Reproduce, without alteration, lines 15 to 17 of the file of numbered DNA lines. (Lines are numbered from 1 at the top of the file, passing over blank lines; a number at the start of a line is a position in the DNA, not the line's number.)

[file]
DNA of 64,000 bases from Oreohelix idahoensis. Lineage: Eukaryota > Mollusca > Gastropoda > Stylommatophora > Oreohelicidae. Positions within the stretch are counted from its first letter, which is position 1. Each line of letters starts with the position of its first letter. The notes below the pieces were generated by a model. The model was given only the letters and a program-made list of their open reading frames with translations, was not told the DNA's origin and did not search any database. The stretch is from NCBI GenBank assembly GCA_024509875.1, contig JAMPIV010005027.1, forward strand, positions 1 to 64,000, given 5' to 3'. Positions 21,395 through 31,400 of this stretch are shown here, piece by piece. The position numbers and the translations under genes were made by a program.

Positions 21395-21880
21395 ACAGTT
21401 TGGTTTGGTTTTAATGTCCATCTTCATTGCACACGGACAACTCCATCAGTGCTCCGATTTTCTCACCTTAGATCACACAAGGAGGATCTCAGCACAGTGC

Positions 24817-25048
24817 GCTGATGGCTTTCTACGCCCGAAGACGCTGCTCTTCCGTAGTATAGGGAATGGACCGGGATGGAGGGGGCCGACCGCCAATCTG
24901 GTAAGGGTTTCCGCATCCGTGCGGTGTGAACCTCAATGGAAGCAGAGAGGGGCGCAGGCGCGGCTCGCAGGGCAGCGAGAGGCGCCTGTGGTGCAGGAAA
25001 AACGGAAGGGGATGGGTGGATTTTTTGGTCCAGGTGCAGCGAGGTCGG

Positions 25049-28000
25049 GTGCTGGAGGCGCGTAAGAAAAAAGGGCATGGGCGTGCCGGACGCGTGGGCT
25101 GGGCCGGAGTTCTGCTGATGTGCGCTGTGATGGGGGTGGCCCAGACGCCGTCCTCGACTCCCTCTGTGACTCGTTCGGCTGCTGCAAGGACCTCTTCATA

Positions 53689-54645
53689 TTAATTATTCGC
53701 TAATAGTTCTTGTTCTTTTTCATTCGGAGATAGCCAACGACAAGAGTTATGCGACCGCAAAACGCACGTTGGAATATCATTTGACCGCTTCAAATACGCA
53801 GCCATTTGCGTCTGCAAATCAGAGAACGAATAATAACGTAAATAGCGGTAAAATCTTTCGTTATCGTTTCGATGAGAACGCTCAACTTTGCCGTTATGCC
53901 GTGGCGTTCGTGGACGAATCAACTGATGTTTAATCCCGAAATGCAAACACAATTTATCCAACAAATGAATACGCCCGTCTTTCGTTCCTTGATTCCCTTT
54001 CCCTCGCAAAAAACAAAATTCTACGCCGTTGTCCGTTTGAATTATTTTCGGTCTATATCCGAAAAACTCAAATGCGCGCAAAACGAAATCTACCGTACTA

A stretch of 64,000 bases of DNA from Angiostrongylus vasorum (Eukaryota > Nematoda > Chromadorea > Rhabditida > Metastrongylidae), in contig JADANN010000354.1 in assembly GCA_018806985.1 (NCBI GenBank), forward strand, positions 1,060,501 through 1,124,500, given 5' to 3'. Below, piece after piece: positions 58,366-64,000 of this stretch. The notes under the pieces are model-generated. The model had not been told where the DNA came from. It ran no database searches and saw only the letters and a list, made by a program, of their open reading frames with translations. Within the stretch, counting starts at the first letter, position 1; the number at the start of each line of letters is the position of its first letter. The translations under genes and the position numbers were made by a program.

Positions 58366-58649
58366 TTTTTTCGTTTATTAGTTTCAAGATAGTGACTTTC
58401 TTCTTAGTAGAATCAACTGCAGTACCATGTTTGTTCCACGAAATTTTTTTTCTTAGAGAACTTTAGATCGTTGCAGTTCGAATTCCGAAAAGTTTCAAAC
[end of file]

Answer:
53801 GCCATTTGCGTCTGCAAATCAGAGAACGAATAATAACGTAAATAGCGGTAAAATCTTTCGTTATCGTTTCGATGAGAACGCTCAACTTTGCCGTTATGCC
53901 GTGGCGTTCGTGGACGAATCAACTGATGTTTAATCCCGAAATGCAAACACAATTTATCCAACAAATGAATACGCCCGTCTTTCGTTCCTTGATTCCCTTT
54001 CCCTCGCAAAAAACAAAATTCTACGCCGTTGTCCGTTTGAATTATTTTCGGTCTATATCCGAAAAACTCAAATGCGCGCAAAACGAAATCTACCGTACTA